Three lightly sleeping giants; Ticsani, Tutupaca and Yucamani

After a relaxing day off, we were ready for a few more volcanoes. We left beautiful Arequipa city and headed south to Ticsani Volcano. It was an interesting target, because our OVI colleagues had noticed Ticsani's fumarolic activity to be increasing.

The slope of Ticsani is blanketed in sulphur, and the many fumaroles looked perfect for direct sampling! We started probing the ground with some high-tech devices (a meter-long titanium tube) and quickly stumbled onto an old geothermal exploration well completely filled with well-formed sulphur crystals. We started taking measurements, but while waiting for them we realized something was slightly wrong… the soles of Ian’s boots had started to melt! So did Nial’s jacket! And so did Aaron and Yves’ trousers - they were foolishly not wearing their Supertrousers (proven to be fumarole-proof) at the time. 

After duct taping our clothes back together, we climbed Tutupaca volcano, also known as the "Peruvian Mount St. Helens", because the whole volcano had been dissected by a huge flank collapse resulting in an impressive 7 km long debris avalanche. Unlike Mt St. Helens, where the deposit is gradually becoming forested over, the desert climate of southern Peru has left this colossal trace of Tutupaca’s turbulent past entirely pristine.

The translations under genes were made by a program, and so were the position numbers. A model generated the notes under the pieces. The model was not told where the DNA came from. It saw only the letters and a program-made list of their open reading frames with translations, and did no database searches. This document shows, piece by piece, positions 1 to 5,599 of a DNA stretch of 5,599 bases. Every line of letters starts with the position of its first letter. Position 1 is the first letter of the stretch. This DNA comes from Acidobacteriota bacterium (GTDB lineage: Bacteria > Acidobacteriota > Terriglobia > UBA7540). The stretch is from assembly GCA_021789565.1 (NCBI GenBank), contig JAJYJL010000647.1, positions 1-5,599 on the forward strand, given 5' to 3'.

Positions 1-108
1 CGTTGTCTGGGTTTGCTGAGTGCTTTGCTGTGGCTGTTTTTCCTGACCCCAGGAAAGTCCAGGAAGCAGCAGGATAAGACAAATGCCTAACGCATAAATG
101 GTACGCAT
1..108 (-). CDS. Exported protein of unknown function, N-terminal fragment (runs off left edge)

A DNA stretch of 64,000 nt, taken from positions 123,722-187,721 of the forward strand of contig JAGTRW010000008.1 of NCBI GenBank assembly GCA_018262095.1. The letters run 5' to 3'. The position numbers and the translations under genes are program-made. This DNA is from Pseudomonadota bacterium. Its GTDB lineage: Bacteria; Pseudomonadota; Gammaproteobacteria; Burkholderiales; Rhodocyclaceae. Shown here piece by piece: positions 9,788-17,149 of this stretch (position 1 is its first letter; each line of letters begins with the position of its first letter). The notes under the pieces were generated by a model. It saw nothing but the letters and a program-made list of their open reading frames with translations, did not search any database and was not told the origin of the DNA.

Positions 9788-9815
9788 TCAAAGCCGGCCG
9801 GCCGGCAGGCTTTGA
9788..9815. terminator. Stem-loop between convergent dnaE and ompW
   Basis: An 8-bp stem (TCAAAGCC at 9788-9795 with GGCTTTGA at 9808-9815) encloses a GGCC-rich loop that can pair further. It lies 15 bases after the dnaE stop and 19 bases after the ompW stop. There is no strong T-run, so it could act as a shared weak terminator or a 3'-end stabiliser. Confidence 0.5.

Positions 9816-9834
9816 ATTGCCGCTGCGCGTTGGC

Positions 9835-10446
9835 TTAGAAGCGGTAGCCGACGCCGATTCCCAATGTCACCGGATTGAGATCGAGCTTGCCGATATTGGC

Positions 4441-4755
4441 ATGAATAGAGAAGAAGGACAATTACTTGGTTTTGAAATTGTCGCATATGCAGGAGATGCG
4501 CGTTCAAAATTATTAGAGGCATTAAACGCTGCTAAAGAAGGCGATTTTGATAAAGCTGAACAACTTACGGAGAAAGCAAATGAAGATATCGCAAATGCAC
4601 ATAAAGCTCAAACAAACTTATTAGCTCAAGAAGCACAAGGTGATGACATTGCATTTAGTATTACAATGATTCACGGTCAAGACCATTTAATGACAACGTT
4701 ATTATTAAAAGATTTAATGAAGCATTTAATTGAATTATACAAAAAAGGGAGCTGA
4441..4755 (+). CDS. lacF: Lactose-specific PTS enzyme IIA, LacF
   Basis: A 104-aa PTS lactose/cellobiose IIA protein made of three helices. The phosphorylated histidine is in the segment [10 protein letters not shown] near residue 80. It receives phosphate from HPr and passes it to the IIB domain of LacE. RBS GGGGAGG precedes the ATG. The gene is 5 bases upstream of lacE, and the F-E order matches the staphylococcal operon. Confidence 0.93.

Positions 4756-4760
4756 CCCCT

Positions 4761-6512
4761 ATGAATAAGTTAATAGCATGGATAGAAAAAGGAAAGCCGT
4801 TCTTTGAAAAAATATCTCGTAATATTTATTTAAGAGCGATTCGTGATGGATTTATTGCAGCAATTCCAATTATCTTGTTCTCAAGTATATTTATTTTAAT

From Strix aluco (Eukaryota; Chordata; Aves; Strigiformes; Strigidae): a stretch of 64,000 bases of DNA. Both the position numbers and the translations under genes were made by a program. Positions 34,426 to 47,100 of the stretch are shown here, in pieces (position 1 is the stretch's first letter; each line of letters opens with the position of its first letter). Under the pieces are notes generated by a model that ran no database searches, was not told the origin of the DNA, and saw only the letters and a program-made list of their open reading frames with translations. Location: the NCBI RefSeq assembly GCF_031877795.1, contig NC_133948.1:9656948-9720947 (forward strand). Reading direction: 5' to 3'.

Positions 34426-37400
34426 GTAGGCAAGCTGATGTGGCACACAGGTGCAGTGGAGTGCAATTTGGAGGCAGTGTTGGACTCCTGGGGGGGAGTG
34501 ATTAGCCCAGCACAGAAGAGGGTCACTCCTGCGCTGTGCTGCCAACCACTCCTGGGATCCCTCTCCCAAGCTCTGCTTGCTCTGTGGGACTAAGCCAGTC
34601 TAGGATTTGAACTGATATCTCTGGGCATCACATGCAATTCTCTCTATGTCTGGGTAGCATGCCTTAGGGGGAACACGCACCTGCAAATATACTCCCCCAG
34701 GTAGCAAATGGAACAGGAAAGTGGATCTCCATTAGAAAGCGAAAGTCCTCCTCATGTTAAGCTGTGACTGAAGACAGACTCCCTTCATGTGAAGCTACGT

Tutupaca’s fumaroles were very small and diffuse making them difficult to sample without contamination by air. The measurements were bad and we got quite frustrated. With the bitter taste of failure, an unwelcome first on the Trail by Fire, we had to bounce back so drove straight on to the next active volcano: Yucamani.

The volcanic gases from Yucamani are conveniently coming out of… natural hot springs. After sampling a few, we closed this chapter, and this month in Peru by a well-deserved "direct sampling" of the Yucamani hot springs.


With never a dull moment, a landslide forced the closure of the highway back to Arequipa. The alternate route was... "interesting"...

Ticsani, Tutupaca and Yucamani are three very lightly sleeping giants. Checking their breath regularly, as we’ve done under the guidance of our friend Fredy Apaza (of OVI), could help forecast their next awakening.